Hackers Stole $2 Billion from Cross-Chain Protocols in 2022
In 2022, hackers attacked various cross-chain bridges 13 times and stole about $2 billion.
Analyst firm Chainalysis released a report on attacks on various cross-chain protocols. According to it, this market segment accounted for 69% of the total funds stolen in 2022.
As Chainalysis data shows, Q1 2022 was the most fruitful for hackers. Attackers managed to steal about $1.1 billion from various cross-chain bridges, which were attacked 77% more often than other segments of the crypto market. The largest attack in Q1 2022 was the Ronin sidechain hack in March, which saw $624 million in ETH and USDC stolen.
It is worth noting that hackers conducted no successful cross-chain bridge attacks in Q4 2021, but stole over $1 billion from other protocols. Hacker activity also declined in Q2 this year amid a general downturn in the cryptocurrency market. The only major attack during this period was the Horizon Bridge cross-chain protocol hack in June, when about $100 million in assets were stolen.
In 2022, various crypto projects lost about $2.9 billion in hacks, about $2 billion of which were stolen from cross-chain protocols. Notably, the Atlas VPN team earlier said that hackers stole about $1.98 billion over six months. Thus, hackers have already stolen about $1 billion in Q3 of this year. The most high-profile event of this period was the recent attack on the cross-chain protocol Nomad, with an estimated $190.7 million in damages.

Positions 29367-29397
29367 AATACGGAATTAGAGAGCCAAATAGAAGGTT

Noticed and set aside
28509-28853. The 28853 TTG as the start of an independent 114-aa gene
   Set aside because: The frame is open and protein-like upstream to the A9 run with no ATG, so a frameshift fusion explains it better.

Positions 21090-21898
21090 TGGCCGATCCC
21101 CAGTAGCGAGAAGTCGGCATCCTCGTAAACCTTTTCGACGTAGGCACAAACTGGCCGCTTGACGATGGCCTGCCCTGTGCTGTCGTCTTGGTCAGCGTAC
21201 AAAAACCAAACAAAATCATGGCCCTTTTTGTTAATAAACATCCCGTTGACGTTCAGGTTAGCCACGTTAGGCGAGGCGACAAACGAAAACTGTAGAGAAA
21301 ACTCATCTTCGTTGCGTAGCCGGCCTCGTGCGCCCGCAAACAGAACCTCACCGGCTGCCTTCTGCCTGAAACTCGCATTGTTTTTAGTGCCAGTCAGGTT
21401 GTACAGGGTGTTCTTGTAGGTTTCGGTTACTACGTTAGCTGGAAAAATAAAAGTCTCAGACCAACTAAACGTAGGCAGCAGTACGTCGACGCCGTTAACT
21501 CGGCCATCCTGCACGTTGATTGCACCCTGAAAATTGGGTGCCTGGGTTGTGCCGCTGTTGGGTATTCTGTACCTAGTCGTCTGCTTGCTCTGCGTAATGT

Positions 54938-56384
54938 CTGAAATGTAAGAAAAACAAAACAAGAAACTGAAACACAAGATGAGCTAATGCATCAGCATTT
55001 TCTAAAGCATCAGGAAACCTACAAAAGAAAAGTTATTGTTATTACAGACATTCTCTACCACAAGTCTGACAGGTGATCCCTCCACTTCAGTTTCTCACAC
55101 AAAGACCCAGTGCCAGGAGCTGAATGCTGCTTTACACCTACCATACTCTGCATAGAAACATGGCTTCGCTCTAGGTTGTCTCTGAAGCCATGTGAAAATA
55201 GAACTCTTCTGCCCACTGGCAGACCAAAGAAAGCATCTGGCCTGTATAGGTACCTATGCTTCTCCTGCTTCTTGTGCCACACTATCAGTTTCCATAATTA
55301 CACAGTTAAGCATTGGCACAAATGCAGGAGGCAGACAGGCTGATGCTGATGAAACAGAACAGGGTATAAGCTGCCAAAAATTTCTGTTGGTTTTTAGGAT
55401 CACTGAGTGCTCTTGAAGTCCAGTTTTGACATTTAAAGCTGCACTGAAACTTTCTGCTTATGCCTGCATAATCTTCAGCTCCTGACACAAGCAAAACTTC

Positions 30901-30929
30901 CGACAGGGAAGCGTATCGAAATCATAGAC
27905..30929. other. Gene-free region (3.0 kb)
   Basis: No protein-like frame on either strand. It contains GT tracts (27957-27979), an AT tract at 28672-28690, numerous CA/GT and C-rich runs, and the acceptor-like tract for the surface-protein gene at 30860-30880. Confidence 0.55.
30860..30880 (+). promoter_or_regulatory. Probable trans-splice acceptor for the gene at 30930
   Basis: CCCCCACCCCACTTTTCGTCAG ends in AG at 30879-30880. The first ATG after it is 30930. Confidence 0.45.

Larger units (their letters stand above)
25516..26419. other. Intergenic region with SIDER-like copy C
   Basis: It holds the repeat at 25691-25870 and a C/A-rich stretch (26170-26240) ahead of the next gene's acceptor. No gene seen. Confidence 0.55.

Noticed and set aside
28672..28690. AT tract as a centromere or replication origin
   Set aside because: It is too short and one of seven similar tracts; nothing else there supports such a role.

Cross-chain bridges are designed to transfer crypto-assets from one blockchain network to another. The structure of different cross-chain protocols varies, but their functionality comes down to the fact that users deposit funds from one blockchain and receive an equivalent amount in tokens from another network. These are so-called wrapped tokens.
Chainalysis analysts believe that cross-chain protocols are the most vulnerable sector because they “feature a central storage point” of funds. According to some experts, the cross-chain bridges are still at the developmental stage, and their efficiency will only improve in a few years.